• Mulch with 2-3 inches of compost of pine needles to retain moisture and prohibit weed growth.
  • Keep weeds under control during the growing season. Weeds compete with plants for water, space and nutrients. Control them by either cultivating often or use a mulch to prevent their seeds from germinating.
  • Add mulch each year as needed.
  • Keep plants well-watered during the growing season, especially during dry spells. Plants need about 1-2 inches of rain per week during the growing season. It's best to water with a drip or trickle system that delivers water at low pressure at the soil level. If you water with overhead sprinklers, water early in the day so the foliage has time to dry off before evening, to minimize disease problems. Keep the soil moist but not saturated.
  • In the spring, before leaves sprout, apply a granular fertilizer such as Garden-tone following the instructions on the label. Most new growth will come from the plant’s crown under the soil. Plants use a lot of energy in spring when growth begins, so do not let plants dry out.
  • Remove all wild brambles near cultivated varieties to prevent virus diseases.
  • Each year cut to the ground all but 5 or 6 of the most vigorous canes of each plant about 6 inches apart to improve fruit production. Prune these to about 30 inches to encourage lateral branches. They will bear fruit the following year, and should be cut to the ground after harvest.
  • Repeat these steps each year:
    • Select the most vigorous canes
    • Cut them back to 30 inches
    • Prune back the previous year’s laterals
    • Remove canes after laterals have borne fruit
  • NOTE: For Primocane Bearing Blackberries: These bear fruit twice on the same cane. Prune new shoots each year as for standard blackberries. New shoots bear fruit at the tips in fall, and further down on the cane the following spring. Cut back old canes after the second crop is harvested.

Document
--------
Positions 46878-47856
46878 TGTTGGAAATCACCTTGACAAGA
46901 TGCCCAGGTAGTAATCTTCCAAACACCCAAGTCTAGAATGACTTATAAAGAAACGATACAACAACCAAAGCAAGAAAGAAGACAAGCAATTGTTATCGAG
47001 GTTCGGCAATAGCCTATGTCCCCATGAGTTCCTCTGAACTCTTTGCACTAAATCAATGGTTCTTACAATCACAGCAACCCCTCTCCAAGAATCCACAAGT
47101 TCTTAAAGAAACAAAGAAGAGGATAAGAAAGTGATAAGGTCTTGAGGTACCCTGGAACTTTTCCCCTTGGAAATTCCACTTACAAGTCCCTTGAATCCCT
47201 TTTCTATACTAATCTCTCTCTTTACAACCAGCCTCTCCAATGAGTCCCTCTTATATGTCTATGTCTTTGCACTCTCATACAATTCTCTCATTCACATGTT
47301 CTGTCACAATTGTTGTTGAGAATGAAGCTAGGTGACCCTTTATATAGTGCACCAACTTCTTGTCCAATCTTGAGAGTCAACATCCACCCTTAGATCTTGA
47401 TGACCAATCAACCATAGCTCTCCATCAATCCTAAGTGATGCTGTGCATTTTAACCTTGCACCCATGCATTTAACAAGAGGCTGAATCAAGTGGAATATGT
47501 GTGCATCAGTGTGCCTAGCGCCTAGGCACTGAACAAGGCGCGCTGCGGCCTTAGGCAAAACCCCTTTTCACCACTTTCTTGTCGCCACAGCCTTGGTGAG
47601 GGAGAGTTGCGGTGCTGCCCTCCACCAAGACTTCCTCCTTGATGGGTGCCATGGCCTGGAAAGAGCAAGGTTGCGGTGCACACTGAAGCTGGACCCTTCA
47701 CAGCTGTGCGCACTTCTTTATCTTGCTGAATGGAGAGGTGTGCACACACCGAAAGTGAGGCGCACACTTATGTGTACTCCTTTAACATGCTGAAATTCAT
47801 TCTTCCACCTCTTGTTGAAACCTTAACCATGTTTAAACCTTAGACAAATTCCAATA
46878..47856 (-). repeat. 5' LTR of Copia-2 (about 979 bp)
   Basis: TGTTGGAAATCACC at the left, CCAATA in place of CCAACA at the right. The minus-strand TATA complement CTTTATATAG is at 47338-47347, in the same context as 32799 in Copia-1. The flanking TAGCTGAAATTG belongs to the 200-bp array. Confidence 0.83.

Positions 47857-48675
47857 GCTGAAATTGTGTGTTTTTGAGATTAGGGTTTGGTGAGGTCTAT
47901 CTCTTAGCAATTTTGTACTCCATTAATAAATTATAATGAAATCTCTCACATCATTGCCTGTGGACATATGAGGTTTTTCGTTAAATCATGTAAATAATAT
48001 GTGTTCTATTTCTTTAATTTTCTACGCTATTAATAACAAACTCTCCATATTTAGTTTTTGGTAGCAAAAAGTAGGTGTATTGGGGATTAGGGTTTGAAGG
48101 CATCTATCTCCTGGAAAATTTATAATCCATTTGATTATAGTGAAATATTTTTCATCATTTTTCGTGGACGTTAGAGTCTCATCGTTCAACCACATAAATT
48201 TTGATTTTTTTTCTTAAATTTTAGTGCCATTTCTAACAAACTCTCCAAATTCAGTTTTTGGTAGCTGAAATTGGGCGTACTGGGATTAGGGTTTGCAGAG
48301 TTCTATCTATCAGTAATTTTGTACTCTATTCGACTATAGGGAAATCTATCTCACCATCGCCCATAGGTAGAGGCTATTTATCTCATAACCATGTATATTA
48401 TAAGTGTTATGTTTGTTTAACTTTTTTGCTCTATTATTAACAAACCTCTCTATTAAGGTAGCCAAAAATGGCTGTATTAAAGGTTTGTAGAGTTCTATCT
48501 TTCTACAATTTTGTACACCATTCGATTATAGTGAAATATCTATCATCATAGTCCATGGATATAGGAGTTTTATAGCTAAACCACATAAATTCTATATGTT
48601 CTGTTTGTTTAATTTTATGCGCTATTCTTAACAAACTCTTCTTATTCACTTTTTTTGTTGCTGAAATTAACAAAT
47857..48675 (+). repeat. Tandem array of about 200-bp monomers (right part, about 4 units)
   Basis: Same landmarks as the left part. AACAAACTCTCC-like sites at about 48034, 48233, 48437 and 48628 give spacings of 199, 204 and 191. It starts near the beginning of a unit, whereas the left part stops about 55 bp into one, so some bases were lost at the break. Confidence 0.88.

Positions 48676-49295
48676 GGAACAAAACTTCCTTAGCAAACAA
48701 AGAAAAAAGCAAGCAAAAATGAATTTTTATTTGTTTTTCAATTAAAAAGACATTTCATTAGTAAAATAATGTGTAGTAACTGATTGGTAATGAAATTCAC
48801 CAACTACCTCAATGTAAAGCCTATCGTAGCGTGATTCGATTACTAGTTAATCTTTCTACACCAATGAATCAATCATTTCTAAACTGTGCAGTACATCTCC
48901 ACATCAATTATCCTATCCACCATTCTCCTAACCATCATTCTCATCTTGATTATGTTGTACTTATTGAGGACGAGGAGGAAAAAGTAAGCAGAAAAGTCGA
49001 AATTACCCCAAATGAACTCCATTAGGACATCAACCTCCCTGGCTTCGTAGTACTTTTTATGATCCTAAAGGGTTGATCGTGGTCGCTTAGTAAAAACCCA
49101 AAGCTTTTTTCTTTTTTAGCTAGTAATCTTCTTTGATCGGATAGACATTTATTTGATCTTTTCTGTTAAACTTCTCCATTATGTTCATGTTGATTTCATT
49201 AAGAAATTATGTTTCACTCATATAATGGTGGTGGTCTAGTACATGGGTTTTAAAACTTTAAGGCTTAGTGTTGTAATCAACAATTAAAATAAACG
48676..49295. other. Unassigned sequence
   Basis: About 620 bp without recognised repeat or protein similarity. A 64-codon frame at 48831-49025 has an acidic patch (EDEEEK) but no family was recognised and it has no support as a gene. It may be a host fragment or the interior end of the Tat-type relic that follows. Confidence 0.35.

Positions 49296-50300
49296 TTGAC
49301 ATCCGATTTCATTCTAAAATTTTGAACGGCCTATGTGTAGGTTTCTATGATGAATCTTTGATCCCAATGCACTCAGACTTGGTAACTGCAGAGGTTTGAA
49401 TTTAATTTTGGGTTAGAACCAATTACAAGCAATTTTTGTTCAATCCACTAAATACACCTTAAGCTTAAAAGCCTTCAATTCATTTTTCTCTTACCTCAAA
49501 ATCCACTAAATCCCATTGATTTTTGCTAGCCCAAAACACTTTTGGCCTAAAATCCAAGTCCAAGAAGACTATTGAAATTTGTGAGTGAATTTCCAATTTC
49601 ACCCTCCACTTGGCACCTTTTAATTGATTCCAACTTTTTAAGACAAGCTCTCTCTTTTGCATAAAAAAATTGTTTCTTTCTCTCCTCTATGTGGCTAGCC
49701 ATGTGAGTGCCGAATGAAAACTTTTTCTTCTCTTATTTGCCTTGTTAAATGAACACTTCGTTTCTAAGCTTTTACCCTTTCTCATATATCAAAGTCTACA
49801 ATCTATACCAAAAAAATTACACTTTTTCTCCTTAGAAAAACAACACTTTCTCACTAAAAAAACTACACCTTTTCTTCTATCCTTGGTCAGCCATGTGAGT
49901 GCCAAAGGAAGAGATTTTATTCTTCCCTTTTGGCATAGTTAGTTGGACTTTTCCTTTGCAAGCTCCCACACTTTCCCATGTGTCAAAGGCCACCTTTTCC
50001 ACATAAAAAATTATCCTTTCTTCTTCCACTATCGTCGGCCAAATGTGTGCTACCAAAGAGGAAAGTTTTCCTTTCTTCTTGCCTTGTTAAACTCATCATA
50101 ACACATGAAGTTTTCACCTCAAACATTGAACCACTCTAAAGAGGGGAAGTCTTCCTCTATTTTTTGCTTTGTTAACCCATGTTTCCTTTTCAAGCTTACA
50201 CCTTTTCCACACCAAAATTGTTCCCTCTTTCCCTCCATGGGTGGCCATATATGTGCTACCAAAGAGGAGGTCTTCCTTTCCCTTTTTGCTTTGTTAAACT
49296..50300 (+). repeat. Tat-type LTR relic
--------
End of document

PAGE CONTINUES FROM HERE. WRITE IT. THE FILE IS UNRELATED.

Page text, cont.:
• Remove and destroy old canes immediately; rake up and remove fallen leaves and fruit to help prevent fungus diseases. Check with your local Cooperative Extension Service for pest controls recommended for your area.
  • Blackberries may not need support when they are properly pruned. To prevent wind damage and to make harvesting easier, canes may be individually tied to two parallel wires strung between posts at either end of the row. 
  • Fruiting season is in summer: July, August or September. Fruit will not continue to ripen after picking so be sure to wait until fruit is ripe before picking. The fruit will ripen from red to black, but do not pick them as soon as they turn black, wait 3-4 days and pick when the color has a dull appearance. These will be the sweetest fruit. Pick in the morning or evening, when temperatures are coolest.
  • Expect to harvest at least twice a week for several weeks.
  • Fruit damages easily so handle with care. Store in a shallow container in the fridge as soon as possible after picking.
  • Wash blackberries and allow them to dry on a clean paper towel for 10-20 minutes before storing.
  • Fresh blackberries last a day or so, but can be frozen or used for preserves.
Full Sun
48-72 inches
36 inches
Life Cycle
Growth Habit
Food Use
Edible Fruit, Pie, Sauce
Ornamental Use
Beds, Borders
Planting Time
Fall, Spring
Blackberry, Ouachita PP17162 is rated 5.0 out of 5 by 1.
Rated 5 out of 5 by from Started small, but wow! We have awful soil - well, it's not soil, it's clay and rocks...and the berries did fine. Tiny plants to start, but have grown to good canes and even had berries the first year. Now we need to take down a dead tree and my husband says we need to move the berries or they will get squished. (sigh)
Date published: 2016-09-15
  • 2016-10-24T07:22CST